Washington State girds for flooding

Major flooding expected with no end in sight for rain in drenched Pacific Northwest.


Just two years after record floods washed through western Washington state, heavy rains pummeling the region threaten to raise the level of rivers in the area over their banks and into cities and towns along the way again.

The rains have been heavy for several days now. Meteorologists are not optimistic that there is an end in sight for the precipitation. While rain is no stranger to the Pacific Northwest, heavy rains of several inches a day are uncommon. When such rains come, rivers rise quickly and overflow their banks.

On Wednesday, the National Weather Service warned of flooding in some parts of Washington, east of the Cascades. Forecasters said storms throughout the day will bring heavy rain and winds to the region as well.

Low lying roads throughout the area, as well as pastures in valleys, are already under water. Many of the populated areas have not gone under water yet. Residents of those areas are not taking the potential for flooding at their homes for granted, however.

Cathy Deen of Mt. Vernon United Methodist Church said flooding is some distance away from their town, but they are keeping a close eye on the situation and making sure they have a plan in place in case parishioners or local residents are forced to evacuate.

"We're fine for now, but we've been there. We know what to expect. We're just keeping an eye on the situation," she said.

The flood warnings include the Skagit River reaching some residential areas around Mount Vernon and the Snohomish River overtopping levees near Snohomish.

Other rivers with warnings include the Satsop, Nooksack, Stillaguamish, Skykomish, Tolt, Snoqualmie, Cedar, Carbon, Puyallup and Deschutes.

The Cowlitz River in eastern Lewis County was also rising rapidly. Emergency officials are not waiting until the water tops the banks of the river.

"We're getting ready to open our emergency operations center, just in case," said Ross McDowell of the Lewis County office of Emergency Management.

McDowell said a minimal crew will staff the center for now and that as more people are needed, if the flooding begins to impact residents in the county, they will be called in to work.

"For now," he said, "the center will be open just to monitor and evaluate the situation."

The National Weather Service forecasts a flood level of 12 feet in Packwood, enough to qualify as a "major flood." During the record flood of November of 2006, which killed two people, the Cowlitz River crested at about 14 and a half feet in Packwood.

Two to four inches of rain are expected to fall on the western slopes of the Cascade Mountains on Wednesday, according to the National Weather Service. Meteorologists are predicting that the rainfall amounts will begin to slow overnight on Wednesday and into Thursday.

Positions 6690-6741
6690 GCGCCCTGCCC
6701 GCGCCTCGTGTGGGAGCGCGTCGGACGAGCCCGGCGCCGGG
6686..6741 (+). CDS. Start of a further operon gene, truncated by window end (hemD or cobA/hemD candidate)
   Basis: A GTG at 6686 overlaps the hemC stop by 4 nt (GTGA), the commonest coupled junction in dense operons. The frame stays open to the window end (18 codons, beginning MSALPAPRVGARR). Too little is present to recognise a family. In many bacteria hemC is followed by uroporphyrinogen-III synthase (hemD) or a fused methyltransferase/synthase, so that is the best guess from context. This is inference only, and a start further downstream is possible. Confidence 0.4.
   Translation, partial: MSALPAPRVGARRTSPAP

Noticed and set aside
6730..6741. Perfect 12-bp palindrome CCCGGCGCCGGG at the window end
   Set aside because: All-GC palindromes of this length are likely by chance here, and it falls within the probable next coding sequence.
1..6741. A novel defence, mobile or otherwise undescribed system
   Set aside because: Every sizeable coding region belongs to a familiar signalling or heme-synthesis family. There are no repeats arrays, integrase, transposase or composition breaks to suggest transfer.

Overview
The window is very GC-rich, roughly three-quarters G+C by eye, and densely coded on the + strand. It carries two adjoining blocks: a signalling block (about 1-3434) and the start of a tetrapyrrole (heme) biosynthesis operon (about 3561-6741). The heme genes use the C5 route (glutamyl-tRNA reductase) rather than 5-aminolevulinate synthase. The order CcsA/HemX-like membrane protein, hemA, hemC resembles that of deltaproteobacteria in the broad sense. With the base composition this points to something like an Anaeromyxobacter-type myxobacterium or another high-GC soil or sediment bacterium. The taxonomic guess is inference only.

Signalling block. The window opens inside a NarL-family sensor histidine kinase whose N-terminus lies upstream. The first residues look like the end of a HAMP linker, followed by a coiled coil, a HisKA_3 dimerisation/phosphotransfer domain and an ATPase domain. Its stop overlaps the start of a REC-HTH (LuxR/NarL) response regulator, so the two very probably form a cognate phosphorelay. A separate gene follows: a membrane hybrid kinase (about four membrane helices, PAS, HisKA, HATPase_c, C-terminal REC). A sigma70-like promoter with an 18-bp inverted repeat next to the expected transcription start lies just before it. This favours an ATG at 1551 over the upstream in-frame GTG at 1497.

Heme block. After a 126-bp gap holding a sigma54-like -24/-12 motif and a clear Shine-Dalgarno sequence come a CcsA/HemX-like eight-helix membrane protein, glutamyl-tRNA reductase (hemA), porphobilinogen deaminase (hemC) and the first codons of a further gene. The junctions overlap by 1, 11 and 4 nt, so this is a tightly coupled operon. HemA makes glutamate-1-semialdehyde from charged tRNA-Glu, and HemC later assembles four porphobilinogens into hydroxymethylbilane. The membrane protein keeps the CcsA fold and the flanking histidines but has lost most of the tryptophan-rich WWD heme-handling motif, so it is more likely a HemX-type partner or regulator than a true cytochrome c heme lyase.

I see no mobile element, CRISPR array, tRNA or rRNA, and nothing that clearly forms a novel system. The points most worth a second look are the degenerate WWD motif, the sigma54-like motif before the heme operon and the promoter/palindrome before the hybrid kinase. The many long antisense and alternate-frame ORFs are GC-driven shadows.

Jay Albrecht, a meteorologist with the National Weather Service, said the heavy rains this month come only a few weeks after storms left soils across the western part of the state saturated. He said that continued precipitation could soften the soils enough to cause mudslides.

"The National Weather Service has issued a warning that there is a risk of mudslides on the western side of the Cascades," he said.

In December of last year, flooding and mudslides caused severe damage in a dozen western Washington Counties. FEMA provided individual assistance in 10 of the counties and public assistance in the other two.

Officials said they believe the rains may be moving out of the area on Wednesday night, but meteorologists said a new system may move into the area this weekend. It is not likely the ground will be able to absorb the water that has already fallen before the new storms move into the area, so it is likely that the break in the weather will diminish the risk of flooding or mudslides.

At the First Presbyterian Church of Packwood, Lona Westby said the flood waters have not yet crested, but the American Red Cross representatives met with church officials to make sure everything was in order to set up a shelter "for when the flood comes,”which she said she expected to be by Thursday.

"We're anticipating that it will be above flood stage by tomorrow," she said Wednesday afternoon. "We're ready, though."

Related Topics:

UT city's water contaminated

Historic city flooded twice in 2 years

Volunteers help MI survivors

More links on Flooding


DNN Sponsors include: